He risked his life while carrying out his duty to his country and flying a Lancaster Bomber during World War 2.
He is now 89 and still gets together with his flight crew once a year. His rear gunner just died.
Crippled, bent, alone he stays
upon a bench.
No more he plays with children there
upon the square.
It hurts too much for him to bend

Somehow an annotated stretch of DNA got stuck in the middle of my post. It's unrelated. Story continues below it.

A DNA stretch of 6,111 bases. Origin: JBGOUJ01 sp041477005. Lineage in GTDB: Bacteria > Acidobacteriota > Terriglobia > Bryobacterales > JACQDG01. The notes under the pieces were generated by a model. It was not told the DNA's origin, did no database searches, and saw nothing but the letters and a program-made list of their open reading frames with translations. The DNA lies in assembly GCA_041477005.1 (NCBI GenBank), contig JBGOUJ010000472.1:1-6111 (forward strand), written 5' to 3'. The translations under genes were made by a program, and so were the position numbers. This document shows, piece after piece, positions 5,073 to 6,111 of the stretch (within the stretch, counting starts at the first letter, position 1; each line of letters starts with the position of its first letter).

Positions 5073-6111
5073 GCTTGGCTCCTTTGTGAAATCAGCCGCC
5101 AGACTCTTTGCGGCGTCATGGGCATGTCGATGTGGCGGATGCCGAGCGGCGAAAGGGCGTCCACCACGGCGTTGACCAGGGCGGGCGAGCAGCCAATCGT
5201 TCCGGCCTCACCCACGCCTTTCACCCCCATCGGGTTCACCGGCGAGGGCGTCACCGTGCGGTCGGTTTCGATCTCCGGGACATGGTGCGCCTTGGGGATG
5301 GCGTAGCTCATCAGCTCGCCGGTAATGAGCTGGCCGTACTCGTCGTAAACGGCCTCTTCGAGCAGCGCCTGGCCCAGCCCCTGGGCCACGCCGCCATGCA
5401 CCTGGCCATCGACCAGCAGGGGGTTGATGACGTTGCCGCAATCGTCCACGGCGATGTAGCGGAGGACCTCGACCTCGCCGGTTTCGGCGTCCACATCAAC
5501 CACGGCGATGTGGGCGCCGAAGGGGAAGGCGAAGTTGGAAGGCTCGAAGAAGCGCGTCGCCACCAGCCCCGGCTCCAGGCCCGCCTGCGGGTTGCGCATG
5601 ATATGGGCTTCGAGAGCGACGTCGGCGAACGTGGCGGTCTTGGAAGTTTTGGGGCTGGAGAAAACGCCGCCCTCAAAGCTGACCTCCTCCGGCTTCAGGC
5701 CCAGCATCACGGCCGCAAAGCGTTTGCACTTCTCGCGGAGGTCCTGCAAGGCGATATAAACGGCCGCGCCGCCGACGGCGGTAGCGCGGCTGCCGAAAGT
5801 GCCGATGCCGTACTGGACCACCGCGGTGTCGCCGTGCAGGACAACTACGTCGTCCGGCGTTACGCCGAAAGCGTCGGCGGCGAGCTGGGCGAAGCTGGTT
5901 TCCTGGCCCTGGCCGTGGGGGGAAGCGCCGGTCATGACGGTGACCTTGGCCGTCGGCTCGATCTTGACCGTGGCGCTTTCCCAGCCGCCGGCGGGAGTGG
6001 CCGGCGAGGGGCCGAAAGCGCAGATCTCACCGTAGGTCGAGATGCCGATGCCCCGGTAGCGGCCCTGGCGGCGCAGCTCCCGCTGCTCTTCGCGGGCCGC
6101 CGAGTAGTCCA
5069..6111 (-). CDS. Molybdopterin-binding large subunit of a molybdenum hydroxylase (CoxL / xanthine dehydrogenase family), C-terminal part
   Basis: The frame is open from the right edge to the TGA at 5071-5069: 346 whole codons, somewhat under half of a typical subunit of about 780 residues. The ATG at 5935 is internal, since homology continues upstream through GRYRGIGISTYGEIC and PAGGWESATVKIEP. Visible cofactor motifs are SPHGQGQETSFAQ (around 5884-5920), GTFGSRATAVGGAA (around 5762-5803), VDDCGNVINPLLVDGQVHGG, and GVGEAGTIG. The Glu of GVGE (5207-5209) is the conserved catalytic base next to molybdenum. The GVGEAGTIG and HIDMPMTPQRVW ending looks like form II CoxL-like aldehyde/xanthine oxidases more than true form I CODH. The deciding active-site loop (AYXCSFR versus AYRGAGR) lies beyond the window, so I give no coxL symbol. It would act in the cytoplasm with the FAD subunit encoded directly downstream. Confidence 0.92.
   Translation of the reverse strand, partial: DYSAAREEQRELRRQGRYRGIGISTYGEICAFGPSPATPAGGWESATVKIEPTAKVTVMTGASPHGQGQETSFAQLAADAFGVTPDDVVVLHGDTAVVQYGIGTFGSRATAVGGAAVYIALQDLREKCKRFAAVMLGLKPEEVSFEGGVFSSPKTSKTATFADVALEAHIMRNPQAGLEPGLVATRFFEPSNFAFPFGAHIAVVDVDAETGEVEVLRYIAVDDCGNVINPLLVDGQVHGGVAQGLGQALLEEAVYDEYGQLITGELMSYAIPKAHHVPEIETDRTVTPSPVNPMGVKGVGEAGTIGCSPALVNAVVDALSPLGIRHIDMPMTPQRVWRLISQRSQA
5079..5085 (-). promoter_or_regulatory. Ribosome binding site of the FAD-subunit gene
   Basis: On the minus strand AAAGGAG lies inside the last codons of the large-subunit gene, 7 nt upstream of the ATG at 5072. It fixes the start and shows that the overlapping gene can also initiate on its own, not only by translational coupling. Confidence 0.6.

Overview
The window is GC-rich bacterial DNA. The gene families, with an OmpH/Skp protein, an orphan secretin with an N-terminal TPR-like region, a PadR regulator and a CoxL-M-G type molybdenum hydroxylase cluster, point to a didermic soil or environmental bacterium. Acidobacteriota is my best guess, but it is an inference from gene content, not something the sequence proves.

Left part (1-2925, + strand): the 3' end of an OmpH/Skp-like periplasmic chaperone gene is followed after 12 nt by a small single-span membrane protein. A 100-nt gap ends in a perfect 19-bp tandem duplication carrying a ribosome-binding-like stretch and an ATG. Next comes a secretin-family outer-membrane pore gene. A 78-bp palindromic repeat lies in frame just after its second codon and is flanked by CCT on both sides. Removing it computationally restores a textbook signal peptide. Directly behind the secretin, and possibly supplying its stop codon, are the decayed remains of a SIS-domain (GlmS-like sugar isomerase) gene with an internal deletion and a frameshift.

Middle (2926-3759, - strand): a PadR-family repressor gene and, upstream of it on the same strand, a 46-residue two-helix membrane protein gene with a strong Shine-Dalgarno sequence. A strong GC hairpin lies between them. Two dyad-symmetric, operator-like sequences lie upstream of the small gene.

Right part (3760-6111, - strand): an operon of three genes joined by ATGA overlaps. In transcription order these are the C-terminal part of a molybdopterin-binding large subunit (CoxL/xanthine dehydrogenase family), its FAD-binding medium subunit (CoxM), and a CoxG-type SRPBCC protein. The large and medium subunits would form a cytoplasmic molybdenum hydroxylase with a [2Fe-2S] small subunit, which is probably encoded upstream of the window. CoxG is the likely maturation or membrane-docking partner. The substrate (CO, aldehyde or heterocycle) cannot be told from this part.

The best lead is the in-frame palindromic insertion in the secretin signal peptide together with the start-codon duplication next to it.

to let the small ones condescend
to hear the story
of his glory.
Many years ago they said
as he lay still upon a bed
"You can bet
We won’t forget."
Have we forgotten then so soon
the ones who lived that afternoon
the shelling stopped
and war was not?
Remembering those who died in trench,
forget not him upon the bench.
When passing by give him a break
and stop, and smile and gently shake
his withered hand.
By Douglas E. Williams